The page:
Tag Archive: purchasing power

The Purchasing Power of Capital, Report 29 Sep

We discuss capital consumption all the time, because it is the megatrend of our era. However, capital consumption is an abstract idea. So let’s consider some concrete examples, to help make it clearer. First, let’s look at the case of Timothy Housetrader. Tim has a small two-bedroom house. Next door, his neighbor Ian Idjit, owns a four-bedroom house which is twice the size.

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Asset Inflation vs. Consumer Goods Inflation, Report 1 Sep

A paradigm is a mental framework. It has a both a positive pressure and a negative filter. It structures one’s thoughts, orients them in a certain direction, and rules out certain ideas. Paradigms can be very useful, for example the scientific method directs one to begin with facts, explain them in a consistent way, and to ignore peyote dreams from the smoke lodge and claims of mental spoon-bending.

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What Causes Loss of Purchasing Power, Report 7 Apr

We have written much about the notion of inflation. We don’t want to rehash our many previous points, but to look at the idea of purchasing power from a new angle. Purchasing power is assumed to be intrinsic to the currency. We have said that the problem with the word inflation is that it treats two different phenomena as if they are the same.

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The Prodigal Parent, Report 9 Dec 2018

The Baby Boom generation may be the first generation to leave less to their children than they inherited. Or to leave nothing at all. We hear lots—often from Baby Boomers—about the propensities of their children’s generation. The millennials don’t have good jobs, don’t save, don’t buy houses in the same proportions as their parents, etc.

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A Gold Guy’s View Of Crypto, Bitcoin, And Blockchain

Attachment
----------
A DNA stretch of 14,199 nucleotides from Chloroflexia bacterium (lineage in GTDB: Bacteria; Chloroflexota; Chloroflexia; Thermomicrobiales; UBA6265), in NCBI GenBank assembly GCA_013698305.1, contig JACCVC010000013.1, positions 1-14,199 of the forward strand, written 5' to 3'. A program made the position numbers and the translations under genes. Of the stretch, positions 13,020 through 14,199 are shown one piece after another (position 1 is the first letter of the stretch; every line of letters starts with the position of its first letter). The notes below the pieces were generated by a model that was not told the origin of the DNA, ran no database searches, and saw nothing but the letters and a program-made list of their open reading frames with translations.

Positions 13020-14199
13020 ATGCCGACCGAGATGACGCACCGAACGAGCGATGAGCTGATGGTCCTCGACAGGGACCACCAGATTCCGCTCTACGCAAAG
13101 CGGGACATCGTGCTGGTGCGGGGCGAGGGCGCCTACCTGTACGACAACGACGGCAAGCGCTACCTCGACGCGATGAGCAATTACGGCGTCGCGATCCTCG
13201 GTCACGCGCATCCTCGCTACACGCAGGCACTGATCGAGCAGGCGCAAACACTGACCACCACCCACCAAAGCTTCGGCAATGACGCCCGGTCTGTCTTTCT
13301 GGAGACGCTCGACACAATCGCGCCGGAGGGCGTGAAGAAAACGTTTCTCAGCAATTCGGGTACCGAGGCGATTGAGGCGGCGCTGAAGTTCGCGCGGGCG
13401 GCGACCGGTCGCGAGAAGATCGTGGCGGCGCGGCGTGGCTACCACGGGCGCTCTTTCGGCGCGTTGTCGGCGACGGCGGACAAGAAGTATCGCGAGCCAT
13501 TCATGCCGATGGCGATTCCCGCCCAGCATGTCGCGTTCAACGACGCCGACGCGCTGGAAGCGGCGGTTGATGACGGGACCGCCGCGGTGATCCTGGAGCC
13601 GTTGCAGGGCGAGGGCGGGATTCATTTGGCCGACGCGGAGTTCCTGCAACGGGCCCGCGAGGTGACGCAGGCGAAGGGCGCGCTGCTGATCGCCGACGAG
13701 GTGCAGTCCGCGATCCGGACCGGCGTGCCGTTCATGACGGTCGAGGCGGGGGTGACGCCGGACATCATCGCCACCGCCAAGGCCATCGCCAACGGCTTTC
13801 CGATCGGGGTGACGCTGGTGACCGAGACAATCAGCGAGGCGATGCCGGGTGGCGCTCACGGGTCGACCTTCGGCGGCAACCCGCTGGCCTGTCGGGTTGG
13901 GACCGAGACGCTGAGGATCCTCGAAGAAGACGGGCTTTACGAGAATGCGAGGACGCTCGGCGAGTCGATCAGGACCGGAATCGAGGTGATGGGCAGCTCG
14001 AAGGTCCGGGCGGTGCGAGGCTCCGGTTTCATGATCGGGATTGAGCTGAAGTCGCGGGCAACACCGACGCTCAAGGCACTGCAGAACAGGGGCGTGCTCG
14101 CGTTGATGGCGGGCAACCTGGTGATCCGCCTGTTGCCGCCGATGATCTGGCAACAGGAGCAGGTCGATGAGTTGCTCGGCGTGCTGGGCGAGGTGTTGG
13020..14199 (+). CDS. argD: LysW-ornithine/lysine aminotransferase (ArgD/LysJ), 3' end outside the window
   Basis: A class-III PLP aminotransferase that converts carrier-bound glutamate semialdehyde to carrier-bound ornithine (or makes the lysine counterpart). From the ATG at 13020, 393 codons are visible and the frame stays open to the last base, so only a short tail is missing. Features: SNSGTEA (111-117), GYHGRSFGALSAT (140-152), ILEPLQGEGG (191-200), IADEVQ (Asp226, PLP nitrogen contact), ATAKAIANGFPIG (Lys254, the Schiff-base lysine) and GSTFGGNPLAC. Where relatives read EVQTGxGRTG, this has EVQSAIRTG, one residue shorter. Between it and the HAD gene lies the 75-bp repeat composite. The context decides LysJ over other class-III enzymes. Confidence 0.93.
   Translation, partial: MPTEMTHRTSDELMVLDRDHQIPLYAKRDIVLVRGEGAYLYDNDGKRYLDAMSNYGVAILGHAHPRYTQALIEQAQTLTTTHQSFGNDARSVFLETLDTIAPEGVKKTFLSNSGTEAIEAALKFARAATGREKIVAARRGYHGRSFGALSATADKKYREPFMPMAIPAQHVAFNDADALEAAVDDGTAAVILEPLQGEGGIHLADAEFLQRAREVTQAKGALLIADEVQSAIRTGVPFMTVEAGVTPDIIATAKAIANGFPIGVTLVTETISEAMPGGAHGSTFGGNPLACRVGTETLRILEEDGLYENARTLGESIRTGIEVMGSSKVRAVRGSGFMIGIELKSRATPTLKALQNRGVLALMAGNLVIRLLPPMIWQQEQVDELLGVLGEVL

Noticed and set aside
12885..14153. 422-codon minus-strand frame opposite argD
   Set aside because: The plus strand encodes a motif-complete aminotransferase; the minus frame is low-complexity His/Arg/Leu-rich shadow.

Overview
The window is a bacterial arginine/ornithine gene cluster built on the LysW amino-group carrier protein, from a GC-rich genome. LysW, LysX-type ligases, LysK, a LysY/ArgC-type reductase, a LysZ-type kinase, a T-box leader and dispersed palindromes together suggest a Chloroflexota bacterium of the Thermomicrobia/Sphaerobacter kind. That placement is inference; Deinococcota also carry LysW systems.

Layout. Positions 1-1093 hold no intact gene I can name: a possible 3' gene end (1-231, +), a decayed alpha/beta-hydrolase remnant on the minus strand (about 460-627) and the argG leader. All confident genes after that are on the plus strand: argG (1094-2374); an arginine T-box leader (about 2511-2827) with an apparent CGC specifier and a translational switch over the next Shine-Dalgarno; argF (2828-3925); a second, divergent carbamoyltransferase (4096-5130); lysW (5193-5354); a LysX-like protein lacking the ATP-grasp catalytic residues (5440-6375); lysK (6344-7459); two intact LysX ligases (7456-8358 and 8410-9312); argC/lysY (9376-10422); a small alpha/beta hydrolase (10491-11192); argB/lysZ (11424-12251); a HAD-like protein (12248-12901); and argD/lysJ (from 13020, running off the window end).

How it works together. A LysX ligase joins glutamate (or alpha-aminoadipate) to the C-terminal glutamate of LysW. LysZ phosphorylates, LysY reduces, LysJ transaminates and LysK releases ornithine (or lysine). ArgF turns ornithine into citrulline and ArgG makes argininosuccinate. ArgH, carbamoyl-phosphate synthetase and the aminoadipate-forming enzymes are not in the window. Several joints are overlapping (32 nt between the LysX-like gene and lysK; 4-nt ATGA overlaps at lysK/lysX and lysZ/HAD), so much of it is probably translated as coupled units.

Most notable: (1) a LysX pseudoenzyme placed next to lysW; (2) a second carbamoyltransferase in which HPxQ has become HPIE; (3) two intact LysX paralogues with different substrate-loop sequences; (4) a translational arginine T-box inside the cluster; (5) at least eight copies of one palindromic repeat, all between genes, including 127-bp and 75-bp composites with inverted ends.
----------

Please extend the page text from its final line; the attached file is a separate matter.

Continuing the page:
Bitcoin was on my radar far back as 2011, but for years, I didn’t think much of it. It was a curiosity. Nothing more. Sort of like the virtual money you use in World of Warcraft or something. In 2015, looking deeper, I slowly (not the sharpest tool in the shed) arrived at that “aha” inflection point that most advocates of honest money arrive at. I realized that a distributed public ledger has the power to change, well, everything.

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The Latte Index: Using The Impartial Bean To Value Currencies

Like any other market, there are many opinions on what a currency ought to be worth relative to others. With certain currencies, that spectrum of opinions is fairly narrow. As an example, for the world’s most traded currency – the U.S. dollar – the majority of opinions currently fall in a range from the dollar being 2% to 11% overvalued, according to organizations such as the Council of Foreign Relations, the Bank of International Settlements, the...

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Shrinkflation – Real Inflation Much Higher Than Reported

600 new words entered our official lexicon this week as the Oxford English Dictionary announced the latest new additions to their online records.

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These Are The Most Expensive (And Best) Cities Around The World

Every year Deutsche Bank releases its fascinating index of real-time prices around the world which looks at the cost of goods and services from a purchase-price parity basis, to determine the most expensive - and in this year's edition, best - cities. As have done on several occasions in the past, we traditionally focus on one specific subindex: the cost of & cheap dates in the world's top cities.

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What Will Trump Do About The Central-Bank Cartel?

The US is by far the biggest economy in the world. Its financial markets — be it equity, bonds or derivatives markets — are the largest and most liquid. The Greenback is the most important transaction currency. Many currencies in the world — be it the euro, the Chinese renminbi, the British pound or the Swiss franc — have actually been built upon the US dollar.

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The US Dollar Is Now Overvalued Against Almost Every Currency In The World